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I'm currently a HS senior who will be attending a top 10 US University next year. I've been interested in Investment Banking for a while, obviously the work days seem long bit the work itself seems up my alley, and obviously the pay is good too. Although I'm an American, I'm definitely interested in heading over to work in London after college and I'm pretty familiar with the city. Does anyone know how IB is in London compared to in the US? If anyone has worked in London and could share their experiences that would be great, but if anyone just knows some of the similarities and differences that would be really helpful too.

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Comments (6)

  • patriotsfan1's picture

    Also, how hard is it to get a European IB job coming out of a top American college relative to getting an American IB job?

  • Asatar's picture

    First off - do NOT go into banking for the pay. When you've been getting 3 hours sleep a night and have to deal with inane requests from your seniors, the pay doesn't make you happy.

    Banking in London is very similar to that in the US. The main difference from a recruiting point of view is that it is FAR less networking-intensive. All your applications are done online, and you are not required to golf every weekend with 3 MDs just to get an interview. The other difference in recruiting is that they actually test your intelligence. You'll have to do timed maths and logic tests (which are very simply, just a test of time really) and at your Assessment Centre (not a Superday) you'll have role play exercises, group tests, more mathematical testing etc.

    In London you'll either work in the City (Goldman, UBS, DB) or in Canary Wharf (JPM soon, MS, Citi, BAML, BarCap, CS). You will get around either by walking, the underground (~PS2.50 per journey) with an Oyster card or by taxi at night after 10pm.

    Housing costs for a 1 bedroom flat start at around PS1200 per month ($1900) for a short-term rental (under 6 months) or PS800 ($1400 per month for a longer lease. The most common places to live are the City, Camden, Shoreditch, Tower Bridge, Docklands, Canary Wharf, Isle of Dogs or Bow.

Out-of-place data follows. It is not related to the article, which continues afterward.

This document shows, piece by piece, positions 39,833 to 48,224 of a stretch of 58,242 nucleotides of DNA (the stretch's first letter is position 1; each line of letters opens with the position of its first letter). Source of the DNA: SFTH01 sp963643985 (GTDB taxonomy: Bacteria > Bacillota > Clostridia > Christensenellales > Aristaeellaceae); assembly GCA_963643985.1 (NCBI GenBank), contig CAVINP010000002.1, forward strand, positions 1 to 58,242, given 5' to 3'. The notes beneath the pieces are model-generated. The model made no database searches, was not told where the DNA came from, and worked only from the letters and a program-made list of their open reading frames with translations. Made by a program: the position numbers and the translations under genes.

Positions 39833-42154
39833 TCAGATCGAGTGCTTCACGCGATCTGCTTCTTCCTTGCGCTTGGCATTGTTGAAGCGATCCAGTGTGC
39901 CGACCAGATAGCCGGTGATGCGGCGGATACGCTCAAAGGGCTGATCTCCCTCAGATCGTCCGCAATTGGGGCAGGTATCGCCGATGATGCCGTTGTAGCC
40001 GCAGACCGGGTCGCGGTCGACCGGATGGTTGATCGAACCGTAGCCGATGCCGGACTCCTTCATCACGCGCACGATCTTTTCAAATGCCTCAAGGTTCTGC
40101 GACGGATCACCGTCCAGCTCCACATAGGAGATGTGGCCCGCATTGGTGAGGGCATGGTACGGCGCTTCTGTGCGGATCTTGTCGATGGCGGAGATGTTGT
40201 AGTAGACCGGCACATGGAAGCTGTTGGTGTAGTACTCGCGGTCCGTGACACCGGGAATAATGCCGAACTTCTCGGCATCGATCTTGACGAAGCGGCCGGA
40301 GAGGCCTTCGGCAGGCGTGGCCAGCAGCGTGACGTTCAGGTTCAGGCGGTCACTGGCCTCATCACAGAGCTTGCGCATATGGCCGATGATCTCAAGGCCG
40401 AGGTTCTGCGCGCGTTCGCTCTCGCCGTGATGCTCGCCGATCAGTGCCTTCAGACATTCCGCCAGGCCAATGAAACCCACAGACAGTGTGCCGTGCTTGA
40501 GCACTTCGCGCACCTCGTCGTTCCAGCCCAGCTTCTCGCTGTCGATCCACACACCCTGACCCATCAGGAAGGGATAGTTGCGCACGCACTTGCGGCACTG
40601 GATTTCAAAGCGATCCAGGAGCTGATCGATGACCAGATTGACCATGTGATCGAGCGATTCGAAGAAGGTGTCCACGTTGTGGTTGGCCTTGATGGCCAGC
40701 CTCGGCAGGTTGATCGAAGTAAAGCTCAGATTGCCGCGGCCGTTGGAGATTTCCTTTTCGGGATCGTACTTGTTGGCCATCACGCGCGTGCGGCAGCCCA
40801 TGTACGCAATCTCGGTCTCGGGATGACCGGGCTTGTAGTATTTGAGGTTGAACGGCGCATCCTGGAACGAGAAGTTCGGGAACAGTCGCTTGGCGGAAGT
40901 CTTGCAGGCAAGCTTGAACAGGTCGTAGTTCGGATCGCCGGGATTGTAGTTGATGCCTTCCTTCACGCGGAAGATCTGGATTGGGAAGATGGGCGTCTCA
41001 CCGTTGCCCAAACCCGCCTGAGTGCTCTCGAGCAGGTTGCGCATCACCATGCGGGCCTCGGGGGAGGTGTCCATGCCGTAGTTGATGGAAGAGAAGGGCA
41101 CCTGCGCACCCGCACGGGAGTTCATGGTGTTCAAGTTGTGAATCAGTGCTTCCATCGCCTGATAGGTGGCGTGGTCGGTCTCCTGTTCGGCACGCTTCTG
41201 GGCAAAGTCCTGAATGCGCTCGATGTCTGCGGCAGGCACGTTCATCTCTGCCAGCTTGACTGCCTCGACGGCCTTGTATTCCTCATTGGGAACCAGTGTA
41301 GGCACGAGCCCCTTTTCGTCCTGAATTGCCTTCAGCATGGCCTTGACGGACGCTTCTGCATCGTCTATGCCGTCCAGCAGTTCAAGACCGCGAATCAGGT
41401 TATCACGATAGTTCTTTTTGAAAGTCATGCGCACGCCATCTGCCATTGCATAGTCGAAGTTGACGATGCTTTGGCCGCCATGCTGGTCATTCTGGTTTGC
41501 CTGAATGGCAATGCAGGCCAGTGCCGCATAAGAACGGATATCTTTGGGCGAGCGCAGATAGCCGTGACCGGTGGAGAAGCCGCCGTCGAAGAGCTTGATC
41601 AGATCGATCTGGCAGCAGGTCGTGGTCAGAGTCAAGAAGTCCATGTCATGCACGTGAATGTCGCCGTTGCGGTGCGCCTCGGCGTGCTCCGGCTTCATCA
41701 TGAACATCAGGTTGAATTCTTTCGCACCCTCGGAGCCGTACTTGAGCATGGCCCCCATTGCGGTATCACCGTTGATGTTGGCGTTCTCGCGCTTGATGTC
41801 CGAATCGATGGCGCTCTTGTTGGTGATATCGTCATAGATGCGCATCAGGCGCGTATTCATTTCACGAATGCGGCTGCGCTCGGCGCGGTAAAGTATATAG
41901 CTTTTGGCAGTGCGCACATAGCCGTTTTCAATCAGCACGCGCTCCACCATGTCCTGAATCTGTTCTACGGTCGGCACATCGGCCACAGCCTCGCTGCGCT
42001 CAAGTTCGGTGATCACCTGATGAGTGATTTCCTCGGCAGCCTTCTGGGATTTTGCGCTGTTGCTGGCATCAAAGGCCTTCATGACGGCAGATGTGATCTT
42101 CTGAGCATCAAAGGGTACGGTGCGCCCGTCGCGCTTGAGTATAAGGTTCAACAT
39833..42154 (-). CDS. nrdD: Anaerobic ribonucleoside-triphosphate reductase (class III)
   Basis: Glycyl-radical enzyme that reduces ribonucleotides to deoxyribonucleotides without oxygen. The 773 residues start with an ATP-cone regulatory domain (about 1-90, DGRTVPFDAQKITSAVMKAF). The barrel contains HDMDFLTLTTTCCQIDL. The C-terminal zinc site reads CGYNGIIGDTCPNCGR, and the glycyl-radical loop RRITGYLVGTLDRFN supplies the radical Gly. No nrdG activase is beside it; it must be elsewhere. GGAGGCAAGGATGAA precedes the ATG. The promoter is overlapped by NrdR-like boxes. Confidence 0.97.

The hours are similar to that of the US, around 80-90 hours a week but this will vary a lot depending on your bank. For example, most of the people I know work from around 9am till 2am most days, with an all-nighter at least once a week. I however work from 7:30am until around 11pm-midnight every day, and havn't had to stay later than 2:30am yet. This is for front-office IBD in a top BB.

    Culture-wise again it is similar to the US although varies a lot from bank to bank. In some places, MDs will be treated as untouchable gods whom you never interact with; I sit next to mine and we chat football etc. My team has very little hierarchy but then in other teams its incredibly strict and you only deal with analysts or associates.

    For exit-opps it is very dissimilar to the US. It is not just 2 years as an analyst, 2 years at business school and then to buy-side. A lot of people still go to the buy-side but this would be after 3 years as an analyst and you don't have to go to business school.

    TLDR; London is extremely similar to NY for IBD but it can vary a lot depending on which team or bank you are at. The main difference is recruiting.

  • Chazz Reinhold's picture

    Asatar seems to have most of it covered, as with what he said the different recruiting environment seems to translate into a less comptitive process, not just because of the way it is handled, but also because there's a lot less people around. Ivy Leagues would be extremely well respected in the UK.

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  • The.RealDeal's picture

    That response deserves a Silver Banana. Get on it Patriotsfan, it's only one click.

    " A recession is when other people lose their job, a depression is when you lose your job. "

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  • TheDreamFlyer's picture